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In a dramatic move for global efforts to combat climate change, the European Union last week laid out an ambitious proposal to transition away from fossil fuels. Brussels’ announcement marks the latest step in a rapidly accelerating green revolution. Driven by a stunning reduction in the cost of renewable energy systems and an unprecedented drive for carbon neutrality, the world finally has a real chance to tackle climate change. But even though decarbonization is essential to humanity’s survival, the transition will have profound economic effects—as the EU proposal acknowledges. Although it will be a net benefit for the world, the transformation will create winners and losers. Moving from fossil fuels to renewable energy will inevitably displace long-established industries, cost millions of workers their jobs, and disrupt communities that rely on the coal, oil, and natural gas industries.
Policymakers have been here before. Mitigating the impact of climate change might ultimately resemble the effects of globalization and trade liberalization in the latter half of the twentieth century. Gains from those transformations were real, but as leaders failed to expand social safety nets, they also led to rising inequality and a chronic shortage of good jobs. These failures not only hurt workers but also produced a sharp political backlash that fueled right-wing populism for decades to come.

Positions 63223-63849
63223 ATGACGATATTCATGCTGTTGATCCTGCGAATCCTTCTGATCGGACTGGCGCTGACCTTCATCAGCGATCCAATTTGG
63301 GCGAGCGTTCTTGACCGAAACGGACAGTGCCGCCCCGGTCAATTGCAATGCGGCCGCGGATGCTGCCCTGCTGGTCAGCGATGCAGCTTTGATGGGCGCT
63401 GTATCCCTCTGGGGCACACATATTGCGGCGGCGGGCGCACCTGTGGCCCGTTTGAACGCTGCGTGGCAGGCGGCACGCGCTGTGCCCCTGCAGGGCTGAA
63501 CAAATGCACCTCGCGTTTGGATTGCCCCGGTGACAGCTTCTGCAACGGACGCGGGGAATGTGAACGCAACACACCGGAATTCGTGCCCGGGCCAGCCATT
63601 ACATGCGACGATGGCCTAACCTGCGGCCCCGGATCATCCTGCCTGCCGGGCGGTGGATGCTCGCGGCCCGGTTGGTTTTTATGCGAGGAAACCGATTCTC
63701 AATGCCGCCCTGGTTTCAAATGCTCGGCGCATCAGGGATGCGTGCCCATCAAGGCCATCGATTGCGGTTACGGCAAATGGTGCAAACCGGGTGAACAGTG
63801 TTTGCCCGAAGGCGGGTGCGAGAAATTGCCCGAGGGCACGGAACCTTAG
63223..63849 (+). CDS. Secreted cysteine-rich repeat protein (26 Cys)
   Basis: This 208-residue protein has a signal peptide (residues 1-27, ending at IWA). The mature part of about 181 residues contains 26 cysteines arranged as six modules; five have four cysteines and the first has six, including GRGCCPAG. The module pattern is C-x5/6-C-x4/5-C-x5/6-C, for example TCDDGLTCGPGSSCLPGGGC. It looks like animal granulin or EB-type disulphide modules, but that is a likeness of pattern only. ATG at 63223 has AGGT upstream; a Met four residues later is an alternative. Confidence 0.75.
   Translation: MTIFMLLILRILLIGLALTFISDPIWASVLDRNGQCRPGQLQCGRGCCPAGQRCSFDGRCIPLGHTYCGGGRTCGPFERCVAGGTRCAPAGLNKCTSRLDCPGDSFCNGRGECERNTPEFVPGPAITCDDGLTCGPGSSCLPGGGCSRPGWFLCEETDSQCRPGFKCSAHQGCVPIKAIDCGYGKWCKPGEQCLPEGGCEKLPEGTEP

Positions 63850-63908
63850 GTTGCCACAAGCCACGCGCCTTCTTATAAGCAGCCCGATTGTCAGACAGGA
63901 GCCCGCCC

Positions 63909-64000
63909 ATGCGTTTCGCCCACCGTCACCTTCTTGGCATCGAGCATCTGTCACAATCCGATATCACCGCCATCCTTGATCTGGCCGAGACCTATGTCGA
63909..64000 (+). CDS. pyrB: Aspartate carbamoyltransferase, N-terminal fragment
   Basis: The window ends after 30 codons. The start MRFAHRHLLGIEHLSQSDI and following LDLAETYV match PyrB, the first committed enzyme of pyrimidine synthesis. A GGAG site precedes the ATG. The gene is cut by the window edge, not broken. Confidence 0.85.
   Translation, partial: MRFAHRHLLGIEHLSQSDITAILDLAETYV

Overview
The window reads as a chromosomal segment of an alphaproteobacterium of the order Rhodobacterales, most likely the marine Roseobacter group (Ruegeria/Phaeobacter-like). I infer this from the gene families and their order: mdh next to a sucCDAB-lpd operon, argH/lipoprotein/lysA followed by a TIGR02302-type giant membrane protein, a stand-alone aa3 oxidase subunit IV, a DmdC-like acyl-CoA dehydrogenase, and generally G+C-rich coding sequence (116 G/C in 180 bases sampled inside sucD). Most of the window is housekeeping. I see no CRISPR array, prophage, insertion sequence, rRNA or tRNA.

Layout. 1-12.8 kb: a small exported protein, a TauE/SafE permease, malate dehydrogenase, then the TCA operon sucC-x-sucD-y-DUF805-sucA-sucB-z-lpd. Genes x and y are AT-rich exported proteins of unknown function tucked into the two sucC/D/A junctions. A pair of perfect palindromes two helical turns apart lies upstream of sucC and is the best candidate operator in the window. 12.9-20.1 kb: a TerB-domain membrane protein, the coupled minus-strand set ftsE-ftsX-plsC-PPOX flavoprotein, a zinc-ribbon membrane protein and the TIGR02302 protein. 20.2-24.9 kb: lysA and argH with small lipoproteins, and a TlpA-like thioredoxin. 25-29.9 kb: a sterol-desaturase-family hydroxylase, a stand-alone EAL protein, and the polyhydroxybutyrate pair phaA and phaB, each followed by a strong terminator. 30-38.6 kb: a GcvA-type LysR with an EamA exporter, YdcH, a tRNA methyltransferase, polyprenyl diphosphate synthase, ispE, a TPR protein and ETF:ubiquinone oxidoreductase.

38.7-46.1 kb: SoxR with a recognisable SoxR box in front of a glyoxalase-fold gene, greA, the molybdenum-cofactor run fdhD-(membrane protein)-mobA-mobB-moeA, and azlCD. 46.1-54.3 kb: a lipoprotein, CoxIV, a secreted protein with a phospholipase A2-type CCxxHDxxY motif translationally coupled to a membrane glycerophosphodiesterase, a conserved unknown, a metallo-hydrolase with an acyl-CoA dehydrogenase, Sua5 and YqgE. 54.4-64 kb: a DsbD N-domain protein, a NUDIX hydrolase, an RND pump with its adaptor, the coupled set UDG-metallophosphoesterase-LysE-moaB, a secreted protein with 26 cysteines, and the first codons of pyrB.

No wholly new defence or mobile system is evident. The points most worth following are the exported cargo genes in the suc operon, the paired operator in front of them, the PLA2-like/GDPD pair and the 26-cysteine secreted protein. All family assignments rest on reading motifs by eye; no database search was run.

Governments can’t make the same mistake when it comes to dealing with climate change. They must acknowledge that the actions necessary to stave off environmental disaster will lead to job losses and business closures that hurt the poor more than the rich. Absent an adequate safety net for the people and communities who stand to lose out, even the most well-intentioned climate policies could produce an intense political backlash.
The world is in the midst of a climate emergency. Global temperatures are already one degree Celsius above preindustrial levels. That’s just one-half degree less than the level at which climate scientists calculate that dramatic environmental change will begin to set in. Annual global greenhouse gas emissions, moreover, are rising steadily and show no sign of peaking: in 2019, they were 62 percent higher than in 1990, when the first Intergovernmental Panel on Climate Change (IPCC) urged coordinated action, and four percent higher than in 2015, when 174 countries and the European Union signed the Paris climate accord. Although 2020 saw an unprecedented drop in carbon emissions owing to COVID-19 lockdowns, rates have already begun to rebound sharply in 2021.